New Mexico: Santa Clara


The Santa Clara people came from the Puye Cliff Dwellings about 10 miles away from the current Pueblo. The people lived at these dwellings for approximately 300 years before lack of water pushed them out in 1550AD. At that time, the Puye community housed up to 1,500 Indians. 

The Santa Clara Pueblo is the second largest of the Tewa-speaking pueblos. Until recently, the Santa Clara relied on agriculture as their economic base when the fertile valley near the Rio Grande provided all the necessary water for irrigation. 

The Santa Clara people returned to their traditional homeland after the Pueblo Revolt in 1680, but soon returned to the present-day pueblo.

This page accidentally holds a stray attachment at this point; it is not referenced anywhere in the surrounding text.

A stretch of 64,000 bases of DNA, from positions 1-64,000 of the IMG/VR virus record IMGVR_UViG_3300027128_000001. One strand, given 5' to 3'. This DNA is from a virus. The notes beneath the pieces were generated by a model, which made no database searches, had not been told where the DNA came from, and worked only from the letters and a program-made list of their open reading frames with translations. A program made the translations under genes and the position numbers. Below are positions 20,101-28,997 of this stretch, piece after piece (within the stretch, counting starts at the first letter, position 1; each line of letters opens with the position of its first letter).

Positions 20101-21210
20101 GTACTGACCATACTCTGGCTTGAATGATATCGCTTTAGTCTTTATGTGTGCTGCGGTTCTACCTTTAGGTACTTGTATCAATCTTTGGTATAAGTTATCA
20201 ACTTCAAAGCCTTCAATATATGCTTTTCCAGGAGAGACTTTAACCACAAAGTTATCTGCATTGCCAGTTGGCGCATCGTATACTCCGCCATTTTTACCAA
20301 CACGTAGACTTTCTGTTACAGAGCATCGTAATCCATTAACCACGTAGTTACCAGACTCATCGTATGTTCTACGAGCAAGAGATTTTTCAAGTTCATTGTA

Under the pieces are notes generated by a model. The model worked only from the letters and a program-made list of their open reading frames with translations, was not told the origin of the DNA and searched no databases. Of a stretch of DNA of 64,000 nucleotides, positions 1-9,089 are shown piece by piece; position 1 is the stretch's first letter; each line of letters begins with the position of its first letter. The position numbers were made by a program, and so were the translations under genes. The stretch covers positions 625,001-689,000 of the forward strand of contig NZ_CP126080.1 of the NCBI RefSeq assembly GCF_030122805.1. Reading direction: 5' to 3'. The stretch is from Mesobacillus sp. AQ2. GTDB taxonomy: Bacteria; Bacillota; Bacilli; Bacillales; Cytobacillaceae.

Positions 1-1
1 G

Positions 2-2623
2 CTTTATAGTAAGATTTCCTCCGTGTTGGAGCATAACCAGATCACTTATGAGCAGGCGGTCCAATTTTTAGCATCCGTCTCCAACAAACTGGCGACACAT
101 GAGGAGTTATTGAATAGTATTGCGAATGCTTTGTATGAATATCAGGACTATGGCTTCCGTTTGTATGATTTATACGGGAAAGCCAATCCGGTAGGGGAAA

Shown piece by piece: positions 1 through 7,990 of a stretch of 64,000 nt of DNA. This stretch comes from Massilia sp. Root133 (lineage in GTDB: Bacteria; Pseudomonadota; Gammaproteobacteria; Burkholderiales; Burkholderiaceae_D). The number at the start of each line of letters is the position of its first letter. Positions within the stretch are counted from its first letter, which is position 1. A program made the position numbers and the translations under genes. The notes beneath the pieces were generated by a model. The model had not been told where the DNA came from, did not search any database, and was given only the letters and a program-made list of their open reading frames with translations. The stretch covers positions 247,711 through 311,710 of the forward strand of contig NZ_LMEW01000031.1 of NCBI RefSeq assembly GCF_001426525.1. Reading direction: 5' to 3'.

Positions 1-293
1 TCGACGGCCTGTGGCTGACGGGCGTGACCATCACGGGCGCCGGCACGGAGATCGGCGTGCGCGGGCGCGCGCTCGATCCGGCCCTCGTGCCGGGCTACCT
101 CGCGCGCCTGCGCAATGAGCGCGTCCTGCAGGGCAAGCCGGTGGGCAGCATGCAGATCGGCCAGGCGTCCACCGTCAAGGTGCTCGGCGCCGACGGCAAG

With 54,000 acres of land located a mile and a half south of Espanola, the Santa Clara Pueblo is home to 3,800 residents with just shy of 1,000 tribal members. 

Thanks to the Santa Clara’s cultural pride, many of their values and traditions have been preserved including the importance of education. Dances and community festivals are also very common, including Harvest Dances, Corn Dances and St. Anthony’s Feast Day featuring the Comanche Dances. 

Santa Clara is most renowned for its arts, crafts and pottery. Aside from scenery alone, the pueblo offers visitors a range of diverse attractions from tours of the Puye Cliff Dwellings to sightseeing, fishing and camping nearby.  

Health care services are mostly provided by the Santa Clara Indian Health Center, operated by the Santa Clara Pueblo Health Council. Though many Santa Clara people find employment on the reservation and in nearby cities, there is still a poverty rate of roughly 21% in the pueblo.